Hon. Cliff Stearns, a Representative in Congress from the State of Florida
Thank you for holding this important hearing on Post Traumatic Stress Disorder (PTSD) and Personality Disorders among returning service members from areas of conflict. I am pleased we are holding this hearing today, and look forward to participating in this discussion.
PTSD is the most prevalent mental disorder among returning Operation Enduring Freedom (OEF) and Operation Iraqi Freedom (OIF) service members. The hallmark characteristics of PTSD include flashbacks, nightmares, intrusive recollections or re-experiencing of the traumatic event, avoidance, and numbing. When such symptoms last under a month, they are typically associated with acute stress disorder, not PTSD. In order for a diagnosis of PTSD, symptoms have to persist for at least a month and cause significant impairment in important areas of daily life. However, some studies indicate that more than 80% of people with PTSD also experience a major depressive or other psychiatric disorder. Therein lies the difficulty in accurately evaluating a patient has suffering from PTSD, or a Traumatic Brain Injury (TBI) or as having a personality disorder. I am pleased that beginning in 2005, the Veterans Health Administration created “Returning Veterans Education and Clinical Teams” in medical centers to help, educate, evaluate, and treat returning veterans with mental health and psychosocial issues. These programs collaborate with other VA Medical Center PTSD, substance abuse and mental health programs, and with polytrauma teams, TBI and primary care services, as well as with Vet Centers in an attempt to provide comprehensive treatment. By the end of this year, the VA anticipates that it will have 90 of these programs operational throughout the country.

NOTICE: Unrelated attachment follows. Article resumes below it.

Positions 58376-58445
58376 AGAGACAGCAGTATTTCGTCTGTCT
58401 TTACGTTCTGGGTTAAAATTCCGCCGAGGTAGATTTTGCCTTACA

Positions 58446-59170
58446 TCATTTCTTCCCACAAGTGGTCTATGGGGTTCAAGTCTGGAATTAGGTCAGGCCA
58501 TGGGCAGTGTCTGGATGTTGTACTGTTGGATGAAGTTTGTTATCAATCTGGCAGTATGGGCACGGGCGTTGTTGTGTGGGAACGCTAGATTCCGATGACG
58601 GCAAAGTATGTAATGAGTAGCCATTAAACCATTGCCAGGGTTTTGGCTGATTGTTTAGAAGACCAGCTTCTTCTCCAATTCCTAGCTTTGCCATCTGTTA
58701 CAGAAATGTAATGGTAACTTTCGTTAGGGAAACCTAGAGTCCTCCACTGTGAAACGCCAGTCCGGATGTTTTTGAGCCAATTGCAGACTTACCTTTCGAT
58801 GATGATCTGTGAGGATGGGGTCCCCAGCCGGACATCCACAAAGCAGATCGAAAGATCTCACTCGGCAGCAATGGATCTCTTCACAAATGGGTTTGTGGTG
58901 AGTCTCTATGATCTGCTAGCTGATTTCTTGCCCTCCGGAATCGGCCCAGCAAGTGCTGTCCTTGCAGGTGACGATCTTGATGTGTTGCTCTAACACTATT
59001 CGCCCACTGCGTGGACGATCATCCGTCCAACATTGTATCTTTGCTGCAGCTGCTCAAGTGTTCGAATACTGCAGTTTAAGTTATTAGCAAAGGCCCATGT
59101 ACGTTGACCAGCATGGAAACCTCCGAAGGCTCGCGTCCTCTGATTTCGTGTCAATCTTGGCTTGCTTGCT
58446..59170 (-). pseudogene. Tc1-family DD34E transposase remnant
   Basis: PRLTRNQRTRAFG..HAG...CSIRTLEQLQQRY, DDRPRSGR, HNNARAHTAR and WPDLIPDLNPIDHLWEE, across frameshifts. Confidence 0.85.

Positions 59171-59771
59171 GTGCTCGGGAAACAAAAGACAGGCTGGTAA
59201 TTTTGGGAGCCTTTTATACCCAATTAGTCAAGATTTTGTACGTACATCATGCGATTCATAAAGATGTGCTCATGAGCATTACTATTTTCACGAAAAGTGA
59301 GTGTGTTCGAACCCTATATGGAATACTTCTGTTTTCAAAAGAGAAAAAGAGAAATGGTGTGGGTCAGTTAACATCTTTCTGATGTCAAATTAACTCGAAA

While the treatment for PTSD is improving in the VA system, we are here today to ensure that all those who need such mental health services are correctly identified, getting the appropriate treatment, and able to receive the appropriate compensation for their disability. A recent report from the Institute of Medicine regarding PTSD compensation was very interesting and raised some good points. I was interested by the Institute’s finding that the VA’s current approach using the Global Assessment of Functioning (GAF) scale when evaluating severity of PTSD for compensation and disability claims was inaccurate and needed to be re-evaluated. In fact, the report states that the GAF scale is, “only marginally applicable to PTSD because of its emphasis on the symptoms of mood disorder and schizophrenia and its limited range of symptom content.” In particular, the Institute advocates that the system should look at the veterans’ everyday life and social interactions and not solely upon the impact upon the veterans’ employability.
Among some of the Institute’s recommendations was the suggestion the VA use only experienced mental health professionals to diagnose patients claiming to suffer from the disorder, rather than standard claims processors. The variation among evaluations spans sometimes from a 20-minute conversation to the recommended full 3-hour evaluation. Standardization among these evaluations is imperative to ensure patients are diagnosed and treated correctly. To that end, VA leaders should align their guidelines to those set by the American Psychiatric Association, and implement certification procedures for workers dealing with PTSD claims.
I feel it is important to note that the focus of this Committee hearing should be on the VA claims process and criteria for PTSD claims. While there have been publicized reports of problems with the screening and discharge processes at the Department of Defense, the jurisdiction and problem before this committee is how the VA processes and evaluates claims from veterans asserting PTSD for service- connected disability status. It is a complex issue involving many psychiatric components, and I look forward to our panels of witnesses shedding light on the intricacies in these diagnoses for us today.